One thing I have learned is that when I trust and unite with my husband’s dreams the provision for my needs and dreams will not be left out.
My advice to a fellow coach’s wife who is going through a difficult season is to realize there is nothing you can do to change the outcome of your husband’s football games but love and support him and leave it in God's hands.
When my girls were younger, I drove myself crazy trying to do it all. Now, I'm able to let things go. You don't have to do it all. Be present and in the moment. My typical motto is, "It will get done..... Eventually."
Each week, “Friday Night Wives” recognizes a coach’s wife by asking her the same five questions. We go through lots of submissions to find entries we think are especially encouraging or insightful. We hope this gives our readers a chance to connect with others’ through their struggles and hardships, as well as learn from someone who has come out on the other side.
Meet Brittany Sloan
1) Tell us a little bit about yourself. Who are you and what do you do?
I’m 30 originally from Spartanburg, SC and graduated from Clemson University. My husband and I have a one-year-old son and I work from home as a bookkeeper for Firehouse Subs thru a CPA firm and I am a MONAT Market Partner.
2) How many years have you been a coach’s wife and what schools have you been to?
My hubby and I have been married for 3 years and this is our 4th season together but he has been coaching for 15 or so years. He coached at Chapman High and Byrnes High school before we got married. Then we got married and moved the next day to Marietta, Ga to Walton High School and now he’s the head coach at Kell High School in the same town.
3) If you could go back in time and have a conversation with yourself as a first year coach’s wife, what’s one thing you would tell yourself?
To not let the fear of not being in one place long keep me from investing in community while I am there. I was pretty miserable our first year because we moved 2.5 hours from my friends, family, and a job I loved to a place I knew no one and a job that I hated. With of the potential of moving, and the fear that comes with that, I waited to invest in the community around me, so I felt so alone most of that first year.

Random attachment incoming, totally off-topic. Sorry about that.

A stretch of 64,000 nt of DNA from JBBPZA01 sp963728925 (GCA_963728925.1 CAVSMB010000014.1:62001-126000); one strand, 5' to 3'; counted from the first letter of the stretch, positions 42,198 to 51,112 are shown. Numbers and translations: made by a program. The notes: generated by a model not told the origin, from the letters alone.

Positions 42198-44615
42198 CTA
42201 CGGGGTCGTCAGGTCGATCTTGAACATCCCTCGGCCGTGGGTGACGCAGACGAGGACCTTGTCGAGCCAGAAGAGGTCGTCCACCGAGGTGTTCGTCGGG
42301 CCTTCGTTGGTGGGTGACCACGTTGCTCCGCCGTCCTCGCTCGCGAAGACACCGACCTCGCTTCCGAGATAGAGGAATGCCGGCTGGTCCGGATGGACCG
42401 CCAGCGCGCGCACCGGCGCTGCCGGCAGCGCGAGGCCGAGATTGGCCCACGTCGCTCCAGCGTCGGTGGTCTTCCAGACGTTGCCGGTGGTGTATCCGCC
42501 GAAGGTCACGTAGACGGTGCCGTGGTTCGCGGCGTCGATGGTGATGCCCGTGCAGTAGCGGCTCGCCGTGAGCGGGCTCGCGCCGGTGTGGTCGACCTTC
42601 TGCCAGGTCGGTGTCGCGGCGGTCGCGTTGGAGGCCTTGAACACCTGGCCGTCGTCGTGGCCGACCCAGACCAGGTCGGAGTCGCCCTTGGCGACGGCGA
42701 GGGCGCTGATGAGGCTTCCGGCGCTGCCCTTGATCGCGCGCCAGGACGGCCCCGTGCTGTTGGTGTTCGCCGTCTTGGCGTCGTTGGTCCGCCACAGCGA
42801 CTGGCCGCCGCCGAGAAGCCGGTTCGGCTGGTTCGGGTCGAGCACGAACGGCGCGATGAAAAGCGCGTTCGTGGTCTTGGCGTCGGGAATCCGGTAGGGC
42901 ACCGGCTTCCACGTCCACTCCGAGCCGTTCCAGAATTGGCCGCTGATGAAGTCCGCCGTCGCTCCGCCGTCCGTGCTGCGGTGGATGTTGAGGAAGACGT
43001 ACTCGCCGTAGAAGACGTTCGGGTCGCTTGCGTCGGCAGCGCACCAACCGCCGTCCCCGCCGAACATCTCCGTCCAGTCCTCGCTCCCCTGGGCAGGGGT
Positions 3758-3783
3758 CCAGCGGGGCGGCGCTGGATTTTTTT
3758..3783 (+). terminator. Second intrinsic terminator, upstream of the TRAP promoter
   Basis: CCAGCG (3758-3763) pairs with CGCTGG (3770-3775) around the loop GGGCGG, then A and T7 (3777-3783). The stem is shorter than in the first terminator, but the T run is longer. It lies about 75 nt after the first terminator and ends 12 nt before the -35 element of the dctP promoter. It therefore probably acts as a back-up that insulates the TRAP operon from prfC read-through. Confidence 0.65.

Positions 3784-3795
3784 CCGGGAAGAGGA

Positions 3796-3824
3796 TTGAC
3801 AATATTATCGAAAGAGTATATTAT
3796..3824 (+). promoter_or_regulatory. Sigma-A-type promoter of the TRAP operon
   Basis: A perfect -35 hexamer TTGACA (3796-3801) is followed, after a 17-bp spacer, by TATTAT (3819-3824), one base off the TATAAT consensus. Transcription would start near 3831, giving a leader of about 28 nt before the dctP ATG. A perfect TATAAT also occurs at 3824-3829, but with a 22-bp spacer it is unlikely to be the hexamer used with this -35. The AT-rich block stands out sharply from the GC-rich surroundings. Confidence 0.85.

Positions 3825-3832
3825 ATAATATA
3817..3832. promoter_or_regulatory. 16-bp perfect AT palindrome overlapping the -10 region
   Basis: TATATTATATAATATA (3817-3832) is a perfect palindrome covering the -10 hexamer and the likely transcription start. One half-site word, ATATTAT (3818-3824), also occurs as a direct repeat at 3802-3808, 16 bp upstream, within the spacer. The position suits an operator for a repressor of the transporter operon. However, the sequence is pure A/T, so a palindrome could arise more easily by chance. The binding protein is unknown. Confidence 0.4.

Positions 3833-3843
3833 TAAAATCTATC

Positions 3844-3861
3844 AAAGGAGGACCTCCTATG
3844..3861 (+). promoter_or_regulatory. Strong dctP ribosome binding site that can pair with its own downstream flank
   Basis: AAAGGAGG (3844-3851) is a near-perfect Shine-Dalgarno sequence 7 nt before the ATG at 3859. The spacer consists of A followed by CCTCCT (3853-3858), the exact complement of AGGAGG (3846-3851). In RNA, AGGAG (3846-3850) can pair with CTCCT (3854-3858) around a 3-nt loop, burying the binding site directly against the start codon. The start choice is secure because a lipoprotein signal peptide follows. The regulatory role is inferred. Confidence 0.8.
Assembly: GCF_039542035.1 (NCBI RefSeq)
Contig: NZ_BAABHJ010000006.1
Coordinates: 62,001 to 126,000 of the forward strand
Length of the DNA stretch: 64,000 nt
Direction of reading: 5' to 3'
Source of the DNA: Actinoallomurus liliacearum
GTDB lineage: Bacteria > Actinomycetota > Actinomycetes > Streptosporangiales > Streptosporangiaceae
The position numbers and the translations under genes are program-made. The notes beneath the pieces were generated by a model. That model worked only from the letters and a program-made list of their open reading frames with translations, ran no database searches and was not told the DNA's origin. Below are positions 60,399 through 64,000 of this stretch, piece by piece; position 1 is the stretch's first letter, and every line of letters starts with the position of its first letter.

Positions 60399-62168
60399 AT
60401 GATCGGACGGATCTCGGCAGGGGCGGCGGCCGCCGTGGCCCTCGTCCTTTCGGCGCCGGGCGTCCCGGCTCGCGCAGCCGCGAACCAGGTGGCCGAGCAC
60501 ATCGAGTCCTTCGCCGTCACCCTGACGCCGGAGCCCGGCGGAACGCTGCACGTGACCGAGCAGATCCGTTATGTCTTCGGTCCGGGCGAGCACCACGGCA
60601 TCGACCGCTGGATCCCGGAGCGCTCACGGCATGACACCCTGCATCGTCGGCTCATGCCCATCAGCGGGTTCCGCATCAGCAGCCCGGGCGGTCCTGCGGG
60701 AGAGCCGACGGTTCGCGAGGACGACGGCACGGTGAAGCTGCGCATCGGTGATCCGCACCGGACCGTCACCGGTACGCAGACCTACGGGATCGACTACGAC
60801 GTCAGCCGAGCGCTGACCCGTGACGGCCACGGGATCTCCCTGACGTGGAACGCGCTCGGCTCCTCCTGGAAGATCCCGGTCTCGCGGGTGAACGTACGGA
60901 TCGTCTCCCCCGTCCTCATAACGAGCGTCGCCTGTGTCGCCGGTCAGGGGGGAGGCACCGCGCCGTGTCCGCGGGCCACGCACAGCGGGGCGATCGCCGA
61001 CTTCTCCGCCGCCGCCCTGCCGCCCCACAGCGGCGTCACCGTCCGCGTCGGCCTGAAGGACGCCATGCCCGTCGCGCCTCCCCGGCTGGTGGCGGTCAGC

4) How do you find balance between supporting your spouse and supporting yourself so that you don’t lose your mind?
Still working on this one! I think it’s changed since we had our little one, before him it was easy to take a night to myself, grab a drink with a friend or get a pedi. Since having our little guy it’s harder to find the balance in taking care of myself and my family. We spend a lot of time at the school and field to see my hubby. With the hours football season entails it’s harder to get time without feeling like we are being a burden. Right now, I am really just having to force myself to take a break and have some me time.
5) What encouragement do you have for a fellow coach’s wife who currently finds herself in a difficult season and doesn’t feel like she’s measuring up?
Know your life will not look just like anyone else’s, including other coaches’ wives, and that’s perfectly fine! Everyone one must figure out what works best for them, their marriage, and their current stage of life. You do what you can do and don’t feel down on yourself for not doing more. Find yourself a community, in and out of the football world! Know where your entire identity and purpose come from and cling to that.
** If you have a wife you’d like to nominate as our FNW Wife of the Week, please email Lindsey at firstname.lastname@example.org **
Football is a busy life, but family is always top priority. I know he can't be at everything, but he makes arrangements to be at the events that mean the most to us.
Make your home a place to re-charge and be honest. This football life will shape your schedule, your time, and your location, but it does not define you.
My advice to a fellow coach's wife who finds herself in a difficult season, is to surround herself and lean on her tribe. The people who know you the most and understand what it is like in this crazy coaching world are your biggest supporters.
One thing I've learned over the years is that, especially when kids come along, you need help – even if it's just someone to talk to about some of the "yuck" that comes with the season.
This is a daily battle for us. We do go to bed angry at times. At least I do. In the end it’s that choice I talked about, that I chose him, and wouldn’t choose any other because when we are able to communicate, and we are amazing together.